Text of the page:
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Review of  Comparative Kadai: the Tai Branch


Reviewer: Patrick C Ryan
Book Title: Comparative Kadai: the Tai Branch
Book Author: Jerold A. Edmondson David B. Solnit
Publisher: SIL International Publications
Linguistic Field(s): Language Documentation
Language Family(ies): Tai
Book Announcement: 8.1289

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Edmondson and Solnit (1997) COMPARATIVE KADAI - The Tai Branch,
Summer Institute of Linguistics and the University of Texas
at Arlington Publications in Linguistics, Publication 124,

Reviewed by Patrick Ryan <PROTO-LANGUAGE@worldnet.att.net>


The publishers are to be complimented for making this interesting
collection of essays available to comparativists; and it is a welcome
continuation of the efforts begun in 1988 with the publication of
Comparative Kadai: Linguistic studies beyond Tai, by the same editors
(Publication 86).

In the Introduction, the most recent theories regarding the
relationships of Tai and postulated Tai-related languages are discussed,
and a brief history of comparative historical studies of the Tai branch
is presented.

But the Introduction also contains, under the subheadings "Notation of
tones, initials, and finals" and "Reconstructions", an excellent
summary of the theories which explain Tai tone variations as a result of
earlier but presently lost phonemic differences. For example, proto-Tai
Tone B is identified as a result of earlier voiced initials while
proto-Tai Tone C reflects earlier non-voiced initials. This is very
important because it enables reconstructions of very early forms that
are semantically distinguished phonemically rather than tonally, and
provides a firm basis for comparison of Tai with other language
families.

After a comprehensive bibliography (7 pp.), which will be greatly useful
to all those interested in any of the related languages of this family,
we find a series of six maps to facilitate locating the various
languages proposed to be members of the family.

In the first section, "I. Zhuang" (Zhuang is a designation
for Tai-derived languages presently spoken in Guangxi and Yunnan
provinces in China -- surprisingly, 15 million speakers), there are five
articles on important topics: "The Tonal Cylinder in Sanfang Zhuang",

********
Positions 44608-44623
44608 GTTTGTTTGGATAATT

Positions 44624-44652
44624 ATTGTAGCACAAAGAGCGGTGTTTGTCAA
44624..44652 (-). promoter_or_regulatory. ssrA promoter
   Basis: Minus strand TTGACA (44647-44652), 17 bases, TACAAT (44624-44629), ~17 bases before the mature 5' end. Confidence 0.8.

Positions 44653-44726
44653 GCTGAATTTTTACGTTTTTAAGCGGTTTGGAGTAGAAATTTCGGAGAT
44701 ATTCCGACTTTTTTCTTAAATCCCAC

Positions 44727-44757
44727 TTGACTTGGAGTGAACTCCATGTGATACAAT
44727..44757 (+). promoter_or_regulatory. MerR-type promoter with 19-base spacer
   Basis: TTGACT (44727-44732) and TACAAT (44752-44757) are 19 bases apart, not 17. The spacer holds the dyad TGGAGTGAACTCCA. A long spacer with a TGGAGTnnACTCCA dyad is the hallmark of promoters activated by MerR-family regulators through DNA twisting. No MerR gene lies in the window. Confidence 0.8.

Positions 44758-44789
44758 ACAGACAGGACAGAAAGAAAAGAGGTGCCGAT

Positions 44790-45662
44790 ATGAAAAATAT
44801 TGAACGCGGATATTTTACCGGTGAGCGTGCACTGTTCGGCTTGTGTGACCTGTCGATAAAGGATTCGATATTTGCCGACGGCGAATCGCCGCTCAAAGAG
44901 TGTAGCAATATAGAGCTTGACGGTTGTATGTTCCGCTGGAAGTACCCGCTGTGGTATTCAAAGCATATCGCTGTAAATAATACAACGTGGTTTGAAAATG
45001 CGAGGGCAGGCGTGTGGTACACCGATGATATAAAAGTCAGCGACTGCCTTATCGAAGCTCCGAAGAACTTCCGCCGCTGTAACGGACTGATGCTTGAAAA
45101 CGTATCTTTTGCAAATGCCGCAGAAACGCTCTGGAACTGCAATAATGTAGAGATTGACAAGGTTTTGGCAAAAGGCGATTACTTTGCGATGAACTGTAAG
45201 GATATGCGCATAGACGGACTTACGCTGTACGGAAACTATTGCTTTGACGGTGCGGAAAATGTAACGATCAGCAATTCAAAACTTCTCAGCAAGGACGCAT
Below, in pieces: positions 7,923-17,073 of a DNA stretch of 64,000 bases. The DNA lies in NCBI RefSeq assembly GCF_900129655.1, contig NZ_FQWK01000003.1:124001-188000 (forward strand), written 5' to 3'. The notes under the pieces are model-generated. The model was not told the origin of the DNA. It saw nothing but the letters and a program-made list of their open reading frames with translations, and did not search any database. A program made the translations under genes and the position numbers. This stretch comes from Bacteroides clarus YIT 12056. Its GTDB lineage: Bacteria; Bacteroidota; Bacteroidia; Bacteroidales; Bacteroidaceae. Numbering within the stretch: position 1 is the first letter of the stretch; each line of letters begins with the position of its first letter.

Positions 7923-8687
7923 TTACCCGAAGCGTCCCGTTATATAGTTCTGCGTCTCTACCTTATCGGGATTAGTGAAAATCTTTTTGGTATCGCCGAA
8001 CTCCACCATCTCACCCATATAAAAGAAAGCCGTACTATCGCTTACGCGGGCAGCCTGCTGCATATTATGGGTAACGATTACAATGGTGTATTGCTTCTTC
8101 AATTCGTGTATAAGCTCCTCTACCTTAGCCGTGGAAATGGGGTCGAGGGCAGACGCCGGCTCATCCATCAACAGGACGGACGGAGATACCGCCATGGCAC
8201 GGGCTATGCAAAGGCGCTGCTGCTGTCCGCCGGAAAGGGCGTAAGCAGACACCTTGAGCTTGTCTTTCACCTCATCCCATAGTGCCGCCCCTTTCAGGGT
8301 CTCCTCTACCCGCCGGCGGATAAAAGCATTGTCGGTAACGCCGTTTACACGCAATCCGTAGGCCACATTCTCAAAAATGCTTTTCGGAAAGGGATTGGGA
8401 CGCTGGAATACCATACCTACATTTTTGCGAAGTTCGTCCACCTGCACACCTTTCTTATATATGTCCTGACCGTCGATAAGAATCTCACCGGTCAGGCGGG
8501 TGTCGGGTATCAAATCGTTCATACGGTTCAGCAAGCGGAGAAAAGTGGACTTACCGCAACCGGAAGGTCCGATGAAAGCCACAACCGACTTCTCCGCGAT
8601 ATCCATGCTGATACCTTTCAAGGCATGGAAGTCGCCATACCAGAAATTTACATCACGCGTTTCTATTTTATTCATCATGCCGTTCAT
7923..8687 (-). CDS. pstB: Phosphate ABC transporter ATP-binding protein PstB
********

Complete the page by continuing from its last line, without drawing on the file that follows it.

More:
which is a further discussion of the topic of tonal genesis; "The
Interaction between Zhuang and the Yue (Cantonese) Dialects"; "Regional
Variants and Vernaculars in Zhuang"; "Village Names in Guangxi Province
and Northeastern Thailand"; and "Wuming Zhuang Tone Sandhi: A
Phonological, Syntactic, and Lexical Investigation". Section II "Other
Northern Tai", deals primarily deal with phonology: "Front /a/ and
Back /a/ in Biandan Mountain Bouyei"; "The Sound System of the Bouyei
Language and its Special Features"; and an article by the late Paul
K. Benedict: "Linguistic Prediction: The Case of Saek", which was
rather turgid compared to the other articles in this book.
The third section " Central Tai", contains two articles:
"Implications of the Retention of Proto-Voiced Plosives and Fricatives
in the Dai Tho Language of Yunnan Province for a Theory of Tonal
Development and Tai Language Classification", a very interesting essay;
and "The Sound System of the T`y language of Cao B`ng Province,
Vietnam". The final section "Southwestern Tai languages and General
Tai", is an interesting potpourri of topics but they probably belong in
a publication exclusively for Tai specialists: "Preliminary Examination
of Tay Tac"; "'Near' and 'Far' in Tai"; "Tai-Kadai Arthropods: A
Preliminary Biolinguistic Investigation"; "The Emergence of the Length
Distinction in the Mid- front Vowels e-ee in Thai"; and finally
"Comparative Shan".

In addition to these articles there are a number of useful appendices.
Under the heading "Cited Forms", and organized by individual languages,
we have a handy listing of the English equivalents of Tai words
discussed and the page on which they are mentioned. Finally, an index of
"Authors, Languages, and Subjects"is helpfully provided.

The book is attractively bound in a cardboard cover with an apparently
waterproof finish, and, though I cannot verify the accuracy of the forms
cited from many Tai-derived languages, I only caught one obvious typo
where a Tai phrase had been repeated, and then mistranslated the second
time, indicating an accidental omission of the correct Tai phrase.

I believe this book will be a valuable resource for anyone studying any
of the tonal languages of the world; and the developments of phonology
postulated in the book by various authors seem to be methodologically
sound as well as --- in the main --- well presented and easy to follow;
and could serve as virtual blueprints for similar comparative studies.

As someone who has dealt primarily with non-tonal languages, I found
this book intensely interesting as a way to learn a little more about a
subject about which I knew very little.


Patrick C. Ryan
Little Rock, AR, USA
(9/1/97)


PATRICK C. RYAN <PROTO-LANGUAGE@WorldNet.att.net>
(501) 227-9947; FAX/DATA (501)312-9947
9115 W. 34th St. * Little Rock, AR 72204-4441 * USA
WEBPAGE: <A HREF="http://www.geocities.com/Athens/Forum/2803"></A>
**************************************
'Veit ek, at ek hekk, vindga meidhi, naetr allar niu,
geiri undadhr... a theim meidhi er mangi veit
hvers hann af rotum renn.' * (Havamal 138)
**************************************









 
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